# Statement

A and B are playing a game of generalized Rock-Paper-Scissors, with $$n = 2k+1$$ distinct moves. Which moves beat which others is given as a $$n$$ oriented complete graph, where $$d_{in}(v_i) = d_{out}(v_i) = k$$.

The game is played best-of-3. That is, A and B play until one of them has two victories. You are given the probability vector $$V_A$$ that A plays each of his moves, and the probability vector $$V_B$$ that B plays each of his moves. You should determine the probability that A wins.

For instance, suppose $$k = 2$$, and you’re given the vectors $$V_A = \langle 0.1, 0.1, 0.2, 0.3, 0.4, 0\rangle$$, $$V_B = \langle 0.1, 0.1, 0.1, 0.1, 0.6 \rangle$$, you should answer $$\frac{2}{3}$$.

# Analysis

It should be clear that given $$V_A$$ and $$V_B$$, we can know the probability that A wins a given round. This is simple enough. Suppose that the game is as follows:

Then we know the probability $$w$$ that A wins a given round, is (denoting $$X_i$$ the probability that player X plays move $$i$$)

\begin{aligned} w = & A_{Spock} \cdot (B_{Scissors} + B_{Rock}) \\ &+ A_{Lizard} \cdot (B_{Spock} + B_{Paper}) \\ &+ A_{Rock} \cdot (B_{Scissors} + B_{Lizard}) \\ &+ A_{Paper} \cdot (B_{Spock} + B_{Rock}) \\ &+ A_{Scissors} \cdot (B_{Lizard} + B_{Paper}) \end{aligned}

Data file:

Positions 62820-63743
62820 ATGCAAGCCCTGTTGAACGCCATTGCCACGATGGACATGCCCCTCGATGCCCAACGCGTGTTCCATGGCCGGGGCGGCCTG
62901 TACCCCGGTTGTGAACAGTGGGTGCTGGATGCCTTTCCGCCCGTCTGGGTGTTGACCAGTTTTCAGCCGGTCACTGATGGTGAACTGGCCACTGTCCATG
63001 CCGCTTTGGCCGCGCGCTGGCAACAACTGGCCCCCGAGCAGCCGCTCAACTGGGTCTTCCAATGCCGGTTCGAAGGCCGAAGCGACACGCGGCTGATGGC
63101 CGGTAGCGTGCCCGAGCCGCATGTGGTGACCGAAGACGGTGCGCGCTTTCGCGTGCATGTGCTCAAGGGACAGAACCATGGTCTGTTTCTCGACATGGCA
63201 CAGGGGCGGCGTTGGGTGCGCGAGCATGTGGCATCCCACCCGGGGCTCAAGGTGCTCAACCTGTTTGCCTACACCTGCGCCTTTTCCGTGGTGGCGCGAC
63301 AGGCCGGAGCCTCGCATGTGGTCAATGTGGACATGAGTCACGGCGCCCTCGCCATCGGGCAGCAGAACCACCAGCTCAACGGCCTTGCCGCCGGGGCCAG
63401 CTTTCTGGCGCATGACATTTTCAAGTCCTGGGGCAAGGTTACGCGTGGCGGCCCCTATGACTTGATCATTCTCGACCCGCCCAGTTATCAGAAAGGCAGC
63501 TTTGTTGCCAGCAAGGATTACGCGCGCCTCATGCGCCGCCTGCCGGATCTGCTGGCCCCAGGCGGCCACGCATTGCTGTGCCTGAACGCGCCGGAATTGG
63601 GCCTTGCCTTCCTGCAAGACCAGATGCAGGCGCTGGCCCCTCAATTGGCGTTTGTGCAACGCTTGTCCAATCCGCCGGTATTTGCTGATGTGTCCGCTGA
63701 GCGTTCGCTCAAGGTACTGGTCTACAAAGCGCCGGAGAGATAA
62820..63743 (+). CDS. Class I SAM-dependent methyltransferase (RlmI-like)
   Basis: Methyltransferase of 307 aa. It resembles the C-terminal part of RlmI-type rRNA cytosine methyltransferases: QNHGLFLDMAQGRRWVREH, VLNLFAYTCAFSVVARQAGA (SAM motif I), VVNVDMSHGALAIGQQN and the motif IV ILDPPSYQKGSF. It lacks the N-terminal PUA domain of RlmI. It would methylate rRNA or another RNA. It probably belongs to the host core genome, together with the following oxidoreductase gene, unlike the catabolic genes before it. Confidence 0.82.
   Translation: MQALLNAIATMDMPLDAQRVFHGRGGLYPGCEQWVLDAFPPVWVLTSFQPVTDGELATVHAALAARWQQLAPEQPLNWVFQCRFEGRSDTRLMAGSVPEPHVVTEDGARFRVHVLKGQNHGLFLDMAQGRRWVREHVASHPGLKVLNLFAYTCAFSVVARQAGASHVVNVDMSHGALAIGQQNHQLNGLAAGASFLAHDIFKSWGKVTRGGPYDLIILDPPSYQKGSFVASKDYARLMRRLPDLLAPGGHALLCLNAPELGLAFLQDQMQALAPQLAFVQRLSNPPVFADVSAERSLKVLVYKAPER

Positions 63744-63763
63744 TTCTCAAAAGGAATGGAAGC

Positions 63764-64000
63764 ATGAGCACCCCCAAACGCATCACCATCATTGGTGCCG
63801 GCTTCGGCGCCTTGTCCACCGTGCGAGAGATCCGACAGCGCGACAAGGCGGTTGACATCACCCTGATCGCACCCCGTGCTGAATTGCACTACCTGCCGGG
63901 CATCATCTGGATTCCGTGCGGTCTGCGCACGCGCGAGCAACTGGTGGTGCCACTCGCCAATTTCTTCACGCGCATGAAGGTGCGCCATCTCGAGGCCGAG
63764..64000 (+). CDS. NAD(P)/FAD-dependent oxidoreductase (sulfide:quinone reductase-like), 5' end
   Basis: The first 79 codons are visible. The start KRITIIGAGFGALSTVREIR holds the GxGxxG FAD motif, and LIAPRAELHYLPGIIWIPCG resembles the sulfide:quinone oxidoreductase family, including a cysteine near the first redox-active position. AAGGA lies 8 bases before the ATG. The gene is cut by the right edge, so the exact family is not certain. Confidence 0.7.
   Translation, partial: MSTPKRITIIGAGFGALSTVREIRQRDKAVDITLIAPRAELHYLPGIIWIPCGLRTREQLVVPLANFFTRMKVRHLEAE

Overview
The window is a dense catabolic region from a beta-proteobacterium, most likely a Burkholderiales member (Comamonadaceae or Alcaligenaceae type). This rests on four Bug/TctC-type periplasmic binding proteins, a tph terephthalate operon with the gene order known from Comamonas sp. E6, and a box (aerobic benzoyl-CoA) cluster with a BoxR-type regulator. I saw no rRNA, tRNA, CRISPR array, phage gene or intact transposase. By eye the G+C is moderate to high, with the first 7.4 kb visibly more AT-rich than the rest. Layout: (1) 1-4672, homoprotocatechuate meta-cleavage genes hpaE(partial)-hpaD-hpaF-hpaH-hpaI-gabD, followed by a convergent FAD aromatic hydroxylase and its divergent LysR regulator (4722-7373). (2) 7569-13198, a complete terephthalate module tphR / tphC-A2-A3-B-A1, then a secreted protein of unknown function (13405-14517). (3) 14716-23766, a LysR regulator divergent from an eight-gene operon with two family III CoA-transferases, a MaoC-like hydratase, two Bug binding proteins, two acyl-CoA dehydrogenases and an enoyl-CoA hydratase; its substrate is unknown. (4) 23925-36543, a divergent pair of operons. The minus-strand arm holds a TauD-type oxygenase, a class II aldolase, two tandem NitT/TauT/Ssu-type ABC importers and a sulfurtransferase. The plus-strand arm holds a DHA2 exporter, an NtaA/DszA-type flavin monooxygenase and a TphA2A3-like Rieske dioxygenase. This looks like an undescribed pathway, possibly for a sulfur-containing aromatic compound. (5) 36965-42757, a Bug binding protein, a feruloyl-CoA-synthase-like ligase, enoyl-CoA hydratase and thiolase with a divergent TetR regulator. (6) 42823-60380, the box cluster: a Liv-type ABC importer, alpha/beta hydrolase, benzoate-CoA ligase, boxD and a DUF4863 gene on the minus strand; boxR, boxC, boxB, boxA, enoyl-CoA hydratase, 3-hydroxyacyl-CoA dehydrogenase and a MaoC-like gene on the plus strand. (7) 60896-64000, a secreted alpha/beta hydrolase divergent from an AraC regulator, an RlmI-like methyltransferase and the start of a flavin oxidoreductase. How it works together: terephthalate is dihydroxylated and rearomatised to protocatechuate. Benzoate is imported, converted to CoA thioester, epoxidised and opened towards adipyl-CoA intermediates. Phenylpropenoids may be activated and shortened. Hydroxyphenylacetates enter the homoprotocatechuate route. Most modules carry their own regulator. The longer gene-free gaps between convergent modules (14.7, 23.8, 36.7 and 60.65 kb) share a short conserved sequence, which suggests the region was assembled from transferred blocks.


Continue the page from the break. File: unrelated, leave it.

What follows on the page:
Similarly, the probability $$t$$ of a tie can be written

$t = \sum_{i} A_i \cdot B_i = \langle V_A, V_B \rangle$

And obviously, we have that the probability $$l$$ of A losing can be written $l = 1 - w - t$

So we want to express the probability that A wins two games before B does. After unsuccessfully attacking the problem as a single sum of probabilities, I decided to think of it as four different subgames. In the first subgame, let’s call it $$G$$, neither player has won any rounds yet. In subgame $$G_1$$, A has won exactly one round, B hasn’t won. In subgame $$G_2$$, B has won exactly one round, and A hasn’t won. Finally, in subgame $$G_3$$, both players have won exactly one round each.

If we think of the game this way, we see that we have a sort of Markov chain of subgames, that looks like this:

Where $$0$$ is the state where A lost the game, and $$1$$ is the state where A won the game. As an example, this means that if we are playing subgame $$G_2$$, with probability $$w$$ we will start playing subgame $$G_3$$, with probability $$l$$ A will lose the game, and with probability $$l$$ we will keep playing subgame $$G_2$$.